SERVING THE QUANTITATIVE FINANCE COMMUNITY

Amin
Topic Author
Posts: 2300
Joined: July 14th, 2002, 3:00 am

### Re: Breakthrough in the theory of stochastic differential equations and their simulation

I was thinking about all the possible explanations behind second and third order corrections to the Ito-hermite SDE evolution algorithm. Ok I have some ideas but please take them with a pinch of salt. I believe that realized volatility along time for every point on SD-fraction grid is proportional to path integral of the drift along the SD-lines or constant Z-lines on which the density of w is based. Instantaneous volatility is almost constant and it is path integral of drift that is affecting the variance evolution along the SD-fraction or constant Z-lines of w which is the SDE variable in our case in bessel coordinates. In one dimensional case, w is evolving along one axis as a straight line which expands as a function of time. when w takes just one derivative with respect to Z, we are doing fine and we do not have to make any correction. However whenever w is convex or concave with respect to Z, and has substantial second or third derivatives, we have to make some correction to path integral of drift of w along SD-fractions to get appropriate volatility. We have to remove the effect of higher derivatives with respect to Z in order to find the path integrals of drift along a straight expanding line?
I will be doing more experiments in coming days on these lines and share with friends.

Amin
Topic Author
Posts: 2300
Joined: July 14th, 2002, 3:00 am

### Re: Breakthrough in the theory of stochastic differential equations and their simulation

Some comments before I share my program. In order to update the density we have to add existing density and drift  independently along the orthogonal coordinates in a squared fashion and then take square root. It would probably also take care of instability as well.
But in current version, I just played with legacy version and updated it by subtracting squared sum along orthogonal coordinates. It will be followed by a final version in a few days since we have almost taken our work to conclusion. This version is also pretty good but it is not final at all as I just hastily prepared it. Ok here is the new code.
function [] = ItoHermiteMethodWilmott08MeanCorrected02A()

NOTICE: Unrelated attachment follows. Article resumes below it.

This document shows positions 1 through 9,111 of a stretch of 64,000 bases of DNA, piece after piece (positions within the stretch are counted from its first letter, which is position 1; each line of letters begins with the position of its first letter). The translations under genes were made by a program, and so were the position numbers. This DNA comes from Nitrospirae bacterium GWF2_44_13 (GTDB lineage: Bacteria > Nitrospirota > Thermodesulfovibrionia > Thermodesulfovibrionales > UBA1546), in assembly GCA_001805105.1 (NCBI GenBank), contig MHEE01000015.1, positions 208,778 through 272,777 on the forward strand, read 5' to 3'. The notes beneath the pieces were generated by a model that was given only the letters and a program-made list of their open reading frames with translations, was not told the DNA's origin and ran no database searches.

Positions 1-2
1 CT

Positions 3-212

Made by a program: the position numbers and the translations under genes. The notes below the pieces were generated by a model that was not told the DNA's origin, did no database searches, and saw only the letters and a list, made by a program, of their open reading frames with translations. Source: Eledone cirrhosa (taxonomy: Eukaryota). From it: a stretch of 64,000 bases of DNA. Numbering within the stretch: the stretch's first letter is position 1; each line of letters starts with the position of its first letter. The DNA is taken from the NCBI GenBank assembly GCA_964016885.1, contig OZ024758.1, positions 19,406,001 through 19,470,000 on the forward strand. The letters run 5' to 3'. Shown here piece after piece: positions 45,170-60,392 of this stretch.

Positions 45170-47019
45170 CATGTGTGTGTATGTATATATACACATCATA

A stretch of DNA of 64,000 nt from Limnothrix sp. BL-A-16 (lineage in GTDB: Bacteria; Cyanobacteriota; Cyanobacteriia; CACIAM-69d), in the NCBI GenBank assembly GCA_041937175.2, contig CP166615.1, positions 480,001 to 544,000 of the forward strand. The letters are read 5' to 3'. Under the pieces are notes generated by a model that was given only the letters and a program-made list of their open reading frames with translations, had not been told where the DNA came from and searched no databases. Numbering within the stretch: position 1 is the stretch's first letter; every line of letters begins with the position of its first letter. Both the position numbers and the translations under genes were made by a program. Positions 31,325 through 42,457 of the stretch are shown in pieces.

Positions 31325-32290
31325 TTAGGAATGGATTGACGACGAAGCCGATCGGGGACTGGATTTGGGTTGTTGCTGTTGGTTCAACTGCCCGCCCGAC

%Copyright Ahsan Amin. Infiniti derivatives Technologies.
%or skype ahsan.amin2999
%In this program, I am simulating the SDE given as
%dy(t)=mu1 x(t)^beta1 dt + mu2 x(t)^beta2 dt +sigma x(t)^gamma dz(t)

%I have not directly simulated the SDE but simulated the transformed
%Besse1l process version of the SDE and then changed coordinates to retreive
%the SDE in original coordinates.
%The present program will analytically evolve only the Bessel Process version of the
%SDE in transformed coordinates.
%In this version, the mean correction has been disabled. If you are
%simulating standard mean-reverting SV type SDEs, please enable the mean
%correction by uncommenting the appropriate line in the body of code below.

dt=.125/16;   % Simulation time interval.%Fodiffusions close to zero
%decrease dt for accuracy.

Tt=16*8;     % Number of simulation levels. Terminal time= Tt*dt; //.125/32*32*16=2 year;
OrderA=2;  %Keep at two.
OrderM=2;  %Keep at two.
%dtM=.125/8;%Monte carlo time interval size dtM.
%TtM=8*8;%Monte carlo number of simulation intervals.
dtM=dt*4;
TtM=Tt/4;

dNn=.2/1;   % Normal density subdivisions width. would change with number of subdivisions
Nn=50;  % No of normal density subdivisions
NnMidl=25;%One half density Subdivision left from mid of normal density(low)
NnMidh=26;%One half density subdivision right from the mid of normal density(high)
NnMid=4.0;

x0=.250;   % starting value of SDE
beta1=0.0;
beta2=1.0;   % Second drift term power.
gamma=.850;   % volatility power.
kappa=1.4850;   %mean reversion parameter.
theta=.1;   %mean reversion target

%you can specify any general mu1 and mu2 and beta1 and beta2.
%The present program is not perfect but quite reasonably good.
%if there is only one term in drift with beta=0, there will be minor
%errors. This case is yet not covered.

mu1=+1*theta*kappa;   %first drift coefficient.
mu2=-1*kappa;    % Second drift coefficient.
sigma0=.850;%Volatility value
alpha=1;% x^alpha is being expanded. This is currently for monte carlo only.
alpha1=1-gamma;

w(1:Nn)=x0^(1-gamma)/(1-gamma);
Z(1:Nn)=(((1:Nn)-5.5)*dNn-NnMid);

Z
str=input('Look at Z');
ZProb(1)=normcdf(.5*Z(1)+.5*Z(2),0,1)-normcdf(.5*Z(1)+.5*Z(2)-dNn,0,1);
ZProb(Nn)=normcdf(.5*Z(Nn)+.5*Z(Nn-1)+dNn,0,1)-normcdf(.5*Z(Nn)+.5*Z(Nn-1),0,1);

for nn=2:Nn-1
ZProb(nn)=normcdf(.5*Z(nn)+.5*Z(nn+1),0,1)-normcdf(.5*Z(nn)+.5*Z(nn-1),0,1);
%Above calculate probability mass in each probability subdivision.
end

%%%%%%%%%%%%%%%%%%%%%%%%%%%%%%%%%%%%%%%%%%%%%%%%%%%%%%%%%%%%%%%%%%%%%%%%%%%%%%%%%%%%%%%%%%%%%%

dt2=dt^2/2;
dt3=dt^3/6.0;
dtsqrt=sqrt(dt);
dtonehalf=dt.^1.5;

wnStart=1;%

tic

for tt=1:Tt

yy(wnStart:Nn)=((1-gamma)*w(wnStart:Nn)).^(1/(1-gamma));

theta1=mu1;
theta2=mu2;
theta3=.5*sigma0^2*(-gamma);
omega1=beta1-gamma;
omega2=beta2-gamma;
omega3=gamma-1;

GG(wnStart:Nn)=theta1*yy(wnStart:Nn).^omega1+theta2*yy(wnStart:Nn).^omega2+theta3*yy(wnStart:Nn).^omega3;
dGG(wnStart:Nn)=omega1*theta1*yy(wnStart:Nn).^(omega1-1)+omega2*theta2*yy(wnStart:Nn).^(omega2-1)+ ...
omega3*theta3*yy(wnStart:Nn).^(omega3-1);